3 Health and Well-being at Work to 51% in 2018. But if levels of work-related stress and mental-health-related absence are not improving, there remains a stubborn implementation gap between aspiration and practice. The reasons for this are manifold, and some of the factors affecting people’s psychological health are external, outside the organisation’s control. The ageing population means many workers have increased caring responsibilities that can put pressure on their work–life balance, for example, and the wider political and economic climate – such as the uncertainty created by Brexit – can also influence people’s sense of well-being.
Further, our survey shows the mixed impact of technology on mental well-being, with 87% of our respondents citing an inability to switch off out of work hours as the main negative effect on employees.
These trends demonstrate how the line between people’s work and domestic responsibilities is increasingly blurred: many find it impossible to leave their personal issues at the office or factory door, and vice versa. This means that organisations need to be aware of the complexity of people’s lives and treat people as individuals, some of whom will need tailored support and working arrangements to enable them to remain in the labour market. Yes, many external factors are outside employers’ control, but organisations are still in a position to help people manage their impact and make workplace adjustments to support and retain valued employees.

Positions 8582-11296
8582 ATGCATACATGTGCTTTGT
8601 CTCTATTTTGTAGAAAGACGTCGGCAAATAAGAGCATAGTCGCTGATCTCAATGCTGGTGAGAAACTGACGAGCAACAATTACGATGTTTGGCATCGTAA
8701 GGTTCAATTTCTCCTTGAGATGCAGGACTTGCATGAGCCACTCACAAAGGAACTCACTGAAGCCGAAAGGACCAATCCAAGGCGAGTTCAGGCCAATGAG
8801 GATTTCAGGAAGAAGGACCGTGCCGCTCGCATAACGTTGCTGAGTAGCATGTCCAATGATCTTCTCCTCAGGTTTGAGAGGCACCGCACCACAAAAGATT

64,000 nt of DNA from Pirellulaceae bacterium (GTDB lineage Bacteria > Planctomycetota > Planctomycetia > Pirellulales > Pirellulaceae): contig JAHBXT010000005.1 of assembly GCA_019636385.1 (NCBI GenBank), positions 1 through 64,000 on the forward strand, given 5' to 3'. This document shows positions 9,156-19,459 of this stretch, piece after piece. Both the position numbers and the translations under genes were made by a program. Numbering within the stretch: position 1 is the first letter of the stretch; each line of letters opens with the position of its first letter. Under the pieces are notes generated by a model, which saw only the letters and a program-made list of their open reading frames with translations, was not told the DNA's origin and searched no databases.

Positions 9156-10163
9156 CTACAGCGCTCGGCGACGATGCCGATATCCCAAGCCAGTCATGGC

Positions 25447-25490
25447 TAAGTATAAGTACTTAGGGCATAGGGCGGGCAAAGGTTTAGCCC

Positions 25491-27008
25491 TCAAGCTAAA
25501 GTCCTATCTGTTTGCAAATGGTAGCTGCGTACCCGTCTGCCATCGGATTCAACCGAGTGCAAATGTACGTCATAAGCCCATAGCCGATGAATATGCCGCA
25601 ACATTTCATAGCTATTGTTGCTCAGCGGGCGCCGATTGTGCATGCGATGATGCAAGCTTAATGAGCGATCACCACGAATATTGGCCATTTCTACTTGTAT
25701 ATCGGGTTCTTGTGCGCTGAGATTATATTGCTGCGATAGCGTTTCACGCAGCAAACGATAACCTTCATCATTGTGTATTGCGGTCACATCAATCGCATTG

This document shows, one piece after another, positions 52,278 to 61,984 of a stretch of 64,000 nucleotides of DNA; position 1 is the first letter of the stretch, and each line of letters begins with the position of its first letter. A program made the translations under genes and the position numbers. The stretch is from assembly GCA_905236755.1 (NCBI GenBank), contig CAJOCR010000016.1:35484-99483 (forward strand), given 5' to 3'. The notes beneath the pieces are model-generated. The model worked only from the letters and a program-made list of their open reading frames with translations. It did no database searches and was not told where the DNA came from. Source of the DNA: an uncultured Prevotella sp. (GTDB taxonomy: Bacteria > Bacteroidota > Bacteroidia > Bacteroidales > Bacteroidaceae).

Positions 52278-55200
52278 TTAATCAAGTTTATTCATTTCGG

Employers need to be far more proactive in how they support the health and well-being of an older workforce and be much more adept at managing people with a long-term health condition or disability, for example, as our report shows. Our findings also reveal some organisational factors that are within the control of employers to help explain the lack of concerted progress on employee health and well-being. They also reveal how important it is for organisations to look beyond headline absence rates to gauge the state of people’s health and well-being. The CIPD’s UK Working Lives survey report (2018) identifies health and well-being as the single most important aspect of job quality in terms of the key outcomes, concluding that ‘being well is working well’.
For example, the rising trends of ‘presenteeism’ (people working when unwell) and ‘leaveism’ (people using allocated time off to work) identified in our survey show how organisational cultures and work pressures are more powerful in guiding employee behaviour than well-being initiatives. If organisations are serious about improving people’s well-being, they need to dig deep and take action to combat the root problems causing poor mental health, such as unmanageable workloads – yet again by far the greatest cause of stress at work according to our survey.
An effective employee well-being strategy therefore requires a ‘whole organisation’ response with serious leadership commitment and supportive line management. Yet our findings show less than a third of senior leaders encourage a focus on mental well-being through their actions and behaviour or that line managers are trained in supporting people with mental ill health. Unless there is a substantial improvement in both these areas, it’s hard to see how organisations will achieve the step change needed to improve people’s well-being at work.
Professor Sir Cary Cooper CBE, President of the CIPD Rachel Suff, Senior Policy Adviser, CIPD Foreword from the CIPD 1 2 3 4 7 10 5 8 11 6 9 12 13 14 15
4 Health and Well-being at Work 2 Foreword from Simplyhealth Simplyhealth is very pleased to be working with the CIPD for the eighth year running, expanding the popular annual Absence Management surveys. The new Health and Well-being at Work survey now covers the wider issues around health and well-being in the workplace; a section on managing absence remains, but we also explore mental health, the impact of technology on employee well-being, work-related stress, managing disabilities, and long-term health conditions. It’s evident that UK organisations still vary considerably in how proactive they are in promoting employee well-being.